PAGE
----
Ashley Gordon of New York, who was part of a group that made a four-day April reservation in Scottsdale, Arizona, for her bachelorette party, says the rental service's refund policy lacks teeth. After initially being denied any refund of the $5,700 due, the property owner finally agreed to cancel the Gordon group's final payment, leaving them with a $3,100 loss.
"Vrbo is deflecting responsibility, making their customers chase the money and not requiring a 50% mandated refund. I don't expect the homeowner to lose everything, but Vrbo has made it clear they are standing behind their properties and not their customers," she said.
When people feel pressure to travel because of refund rejections, that threatens public health. "In many cases, the owners have been aggressive or dismissive of COVID-19."
In response to complaints that some property owners were dismissing the coronavirus threat to discourage cancellations, Vrbo told unit owners in mid-March not to downplay the crisis and threatened to ban those who didn't comply.
Vrbo published guidelines in March to encourage hosts to offer more flexibility with their booking policies. Hurst said the company has tried to create more incentives to those that are more lenient with their policies – to be rewarded in both review methodologies and in its rankings.
One Arizona rental owner in March said coronavirus concerns were "being pushed by the media," while another reportedly denied a cancellation, explaining that "my beliefs are contrary to what the public and media see it as."
The company's policy applies to bookings made before March 13. It has extended the policy until June 30 to bookings canceled due to government restrictions regarding travel or stays in vacation homes.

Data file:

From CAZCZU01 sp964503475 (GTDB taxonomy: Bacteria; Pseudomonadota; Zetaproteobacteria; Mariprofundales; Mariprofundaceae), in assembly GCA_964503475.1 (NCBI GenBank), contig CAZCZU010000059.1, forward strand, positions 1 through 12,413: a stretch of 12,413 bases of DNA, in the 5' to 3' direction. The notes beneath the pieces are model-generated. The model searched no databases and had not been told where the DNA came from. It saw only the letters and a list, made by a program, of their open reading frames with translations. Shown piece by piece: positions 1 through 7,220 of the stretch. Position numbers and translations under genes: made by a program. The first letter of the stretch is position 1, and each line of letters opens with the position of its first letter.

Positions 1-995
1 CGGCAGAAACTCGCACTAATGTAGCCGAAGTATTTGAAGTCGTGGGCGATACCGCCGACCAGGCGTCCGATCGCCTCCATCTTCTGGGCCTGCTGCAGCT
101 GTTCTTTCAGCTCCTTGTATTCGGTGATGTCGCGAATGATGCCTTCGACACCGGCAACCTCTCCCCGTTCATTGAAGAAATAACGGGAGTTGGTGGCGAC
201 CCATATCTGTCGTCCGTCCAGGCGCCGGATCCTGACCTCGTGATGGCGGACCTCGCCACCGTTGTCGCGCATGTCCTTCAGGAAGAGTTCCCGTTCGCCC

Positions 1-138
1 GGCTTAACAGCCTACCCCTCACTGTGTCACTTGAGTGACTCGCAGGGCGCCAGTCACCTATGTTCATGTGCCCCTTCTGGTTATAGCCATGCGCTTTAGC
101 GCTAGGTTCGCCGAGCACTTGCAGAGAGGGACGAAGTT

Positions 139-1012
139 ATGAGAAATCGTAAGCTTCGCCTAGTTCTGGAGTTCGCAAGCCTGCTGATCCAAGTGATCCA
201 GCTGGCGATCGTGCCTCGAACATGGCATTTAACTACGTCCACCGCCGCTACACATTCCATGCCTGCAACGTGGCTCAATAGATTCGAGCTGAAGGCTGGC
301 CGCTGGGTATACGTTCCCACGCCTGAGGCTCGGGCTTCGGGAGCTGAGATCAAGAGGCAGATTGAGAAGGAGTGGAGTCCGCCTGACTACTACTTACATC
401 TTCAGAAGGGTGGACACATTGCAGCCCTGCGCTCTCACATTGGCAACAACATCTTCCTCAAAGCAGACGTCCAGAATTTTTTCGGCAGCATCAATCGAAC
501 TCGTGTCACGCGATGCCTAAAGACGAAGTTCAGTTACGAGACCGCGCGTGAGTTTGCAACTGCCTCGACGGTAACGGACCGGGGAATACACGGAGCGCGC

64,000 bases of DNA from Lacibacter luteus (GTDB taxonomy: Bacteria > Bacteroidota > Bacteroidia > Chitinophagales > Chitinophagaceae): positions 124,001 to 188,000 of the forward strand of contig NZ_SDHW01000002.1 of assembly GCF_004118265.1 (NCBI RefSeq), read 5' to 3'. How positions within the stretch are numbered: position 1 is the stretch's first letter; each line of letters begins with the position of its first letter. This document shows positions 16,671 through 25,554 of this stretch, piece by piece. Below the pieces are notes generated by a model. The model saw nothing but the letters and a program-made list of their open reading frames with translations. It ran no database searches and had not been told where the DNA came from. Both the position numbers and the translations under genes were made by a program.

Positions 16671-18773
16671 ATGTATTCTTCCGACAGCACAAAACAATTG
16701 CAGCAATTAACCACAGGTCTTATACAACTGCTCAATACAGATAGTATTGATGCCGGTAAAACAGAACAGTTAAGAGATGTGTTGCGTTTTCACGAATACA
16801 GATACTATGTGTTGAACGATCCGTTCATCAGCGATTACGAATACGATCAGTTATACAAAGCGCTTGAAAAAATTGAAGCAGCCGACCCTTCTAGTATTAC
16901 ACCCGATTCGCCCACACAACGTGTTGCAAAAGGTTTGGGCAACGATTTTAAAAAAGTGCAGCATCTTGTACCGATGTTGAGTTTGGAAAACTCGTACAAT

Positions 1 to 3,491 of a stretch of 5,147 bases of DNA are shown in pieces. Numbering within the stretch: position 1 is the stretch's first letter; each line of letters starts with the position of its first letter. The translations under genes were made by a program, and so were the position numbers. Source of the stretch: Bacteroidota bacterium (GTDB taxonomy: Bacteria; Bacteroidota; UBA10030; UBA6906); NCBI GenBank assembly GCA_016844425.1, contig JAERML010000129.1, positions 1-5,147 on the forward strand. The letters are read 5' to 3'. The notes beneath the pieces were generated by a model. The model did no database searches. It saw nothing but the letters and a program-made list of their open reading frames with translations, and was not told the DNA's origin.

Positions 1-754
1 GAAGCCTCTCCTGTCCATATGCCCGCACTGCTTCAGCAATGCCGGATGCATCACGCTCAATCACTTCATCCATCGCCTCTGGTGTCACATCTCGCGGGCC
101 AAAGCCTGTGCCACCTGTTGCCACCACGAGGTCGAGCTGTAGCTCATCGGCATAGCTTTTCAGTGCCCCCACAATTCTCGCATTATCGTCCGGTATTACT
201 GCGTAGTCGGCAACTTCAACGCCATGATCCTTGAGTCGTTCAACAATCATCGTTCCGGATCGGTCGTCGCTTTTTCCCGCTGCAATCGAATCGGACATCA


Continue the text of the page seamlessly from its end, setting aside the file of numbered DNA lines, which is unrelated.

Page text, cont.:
Travelers outside the cancellation window can receive a full credit to be used within the next year. But if travelers are not eligible for a 100% refund and doesn't accept credit, hosts are encouraged to give at least a 50% refund.
As for the refunds themselves: "There was a period where we had essentially had an operational challenge keeping up with all of the money flow and the refunds and so they were taking longer for a period of time than we would’ve liked, but we’re starting to catch up to that," Hurst said.
The company has taken a different approach than competitor Airbnb, which has played intermediary when travelers and hosts can't work out the refund. If Vrbo hosts and travelers don't reach a resolution, the host is subject to penalties.
"Ours has been more of a balanced approach, trusting our partners to do what’s right and providing rewards and repercussions on both sides of that equation," Hurst said.
Guests concerned about cleanliness should look to the company's hygiene policy, informed by the Centers for Disease Control and Prevention, the World Health Organization and Cristal International Standards. There are directives for disinfecting surfaces, ensuring time between bookings and keeping homes stocked with antibacterial hand soaps and hand sanitizers.
Homeowners and property managers will have the ability to report whether guests can check-in and out without person-to-person contact or if the property can't accommodate 24 hours between guests. Guests will be able to see this information on the Vrbo app and website once hosts detail the information to the company.
Contributing: Bill Keveney